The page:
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Sunday, March 18, 2012

Anti-Semitic game removed from Dutch market

On Wednesday, I reported on an anti-Semitic game being marketed by Dutch state television. That game was quickly removed this week, after it had been sold for a year and a half.
According to a VPRO statement, “In November 2010, the VPRO platform for younger viewers, Dorst, published on the website and in the TV guide a satirical item, The Settlers of the West Bank, a commentary over the Israeli-Palestinian conflict shaped in the form of a well-known board game, The Settlers of Catan... The Settlers of the West Bank is now, almost one year and half years later, the subject of discussion on whether it contains elements of an anti- Semitic nature... The VPRO finds the political question relevant and will obligingly discuss the borders of satire.

But it has no desire or need to discuss alleged anti-Semitism through this item.

Therefore, the VPRO took off the game The Settlers of the West Bank from the Dorst site.”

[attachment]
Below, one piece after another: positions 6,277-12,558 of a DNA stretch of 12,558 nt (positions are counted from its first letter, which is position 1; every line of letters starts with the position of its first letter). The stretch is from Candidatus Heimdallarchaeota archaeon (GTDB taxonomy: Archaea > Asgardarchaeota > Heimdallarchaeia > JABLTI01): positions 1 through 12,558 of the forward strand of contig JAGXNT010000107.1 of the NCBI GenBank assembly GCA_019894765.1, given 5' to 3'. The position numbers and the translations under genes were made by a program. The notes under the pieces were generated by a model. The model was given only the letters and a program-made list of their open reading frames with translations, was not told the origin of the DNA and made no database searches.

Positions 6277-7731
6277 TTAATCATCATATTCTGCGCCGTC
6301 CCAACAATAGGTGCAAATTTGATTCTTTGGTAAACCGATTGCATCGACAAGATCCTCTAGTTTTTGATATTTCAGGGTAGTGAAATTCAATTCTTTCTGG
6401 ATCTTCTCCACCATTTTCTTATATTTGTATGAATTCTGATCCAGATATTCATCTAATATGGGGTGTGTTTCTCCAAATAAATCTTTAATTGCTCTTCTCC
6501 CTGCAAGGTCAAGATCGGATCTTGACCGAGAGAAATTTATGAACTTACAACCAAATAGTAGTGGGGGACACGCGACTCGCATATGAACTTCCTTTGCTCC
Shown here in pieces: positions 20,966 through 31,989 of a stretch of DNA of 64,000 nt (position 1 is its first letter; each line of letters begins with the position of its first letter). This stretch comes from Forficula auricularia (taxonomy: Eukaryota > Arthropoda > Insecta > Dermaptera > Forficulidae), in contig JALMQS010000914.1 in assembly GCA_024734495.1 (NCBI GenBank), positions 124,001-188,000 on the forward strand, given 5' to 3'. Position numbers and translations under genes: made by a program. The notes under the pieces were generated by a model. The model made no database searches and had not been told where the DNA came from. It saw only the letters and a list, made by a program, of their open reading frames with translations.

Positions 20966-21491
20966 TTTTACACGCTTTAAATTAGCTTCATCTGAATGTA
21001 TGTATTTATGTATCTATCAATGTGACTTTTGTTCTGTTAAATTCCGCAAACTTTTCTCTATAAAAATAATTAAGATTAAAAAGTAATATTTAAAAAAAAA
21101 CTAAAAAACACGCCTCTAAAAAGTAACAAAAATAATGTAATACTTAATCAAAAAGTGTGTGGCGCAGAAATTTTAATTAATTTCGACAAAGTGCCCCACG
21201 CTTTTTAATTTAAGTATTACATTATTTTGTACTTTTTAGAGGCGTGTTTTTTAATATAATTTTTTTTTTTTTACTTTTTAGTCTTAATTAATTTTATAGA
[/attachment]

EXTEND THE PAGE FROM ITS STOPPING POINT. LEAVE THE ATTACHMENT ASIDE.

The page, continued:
Ronny Naftaniel, the head of The Hague-based Center for Information and Documentation on Israel, told the Post, “This game had to be removed immediately when the first complaints about it were made. The game is based on biases and is unacceptable for Dutch Jews and all Dutchmen. It’s just a shame that VPRO is removing it after The Jerusalem Post wrote about it. VPRO should have done it by themselves.”

In an email to the Post, Benjamin Teuber, the director of marketing and business development for the Catan board game company, wrote, “The Catan company, which is the licensed operator of The Settlers of Catan, was not informed about this project and if we were, we would not have issued approval. We expressly distance ourselves from its content.”

He added that the game crossed over the border of respectable satire, and that “it is regrettable that the Catan brand, which stands for cooperation and peacefulness, was misused for such purposes.”
The game is now gone. And of course, now, no one knows how it got there in the first place, so new games (not literally maybe, but other new anti-Semitic products) will continue to come to market because no one is punished for introducing them.

Read the whole thing.

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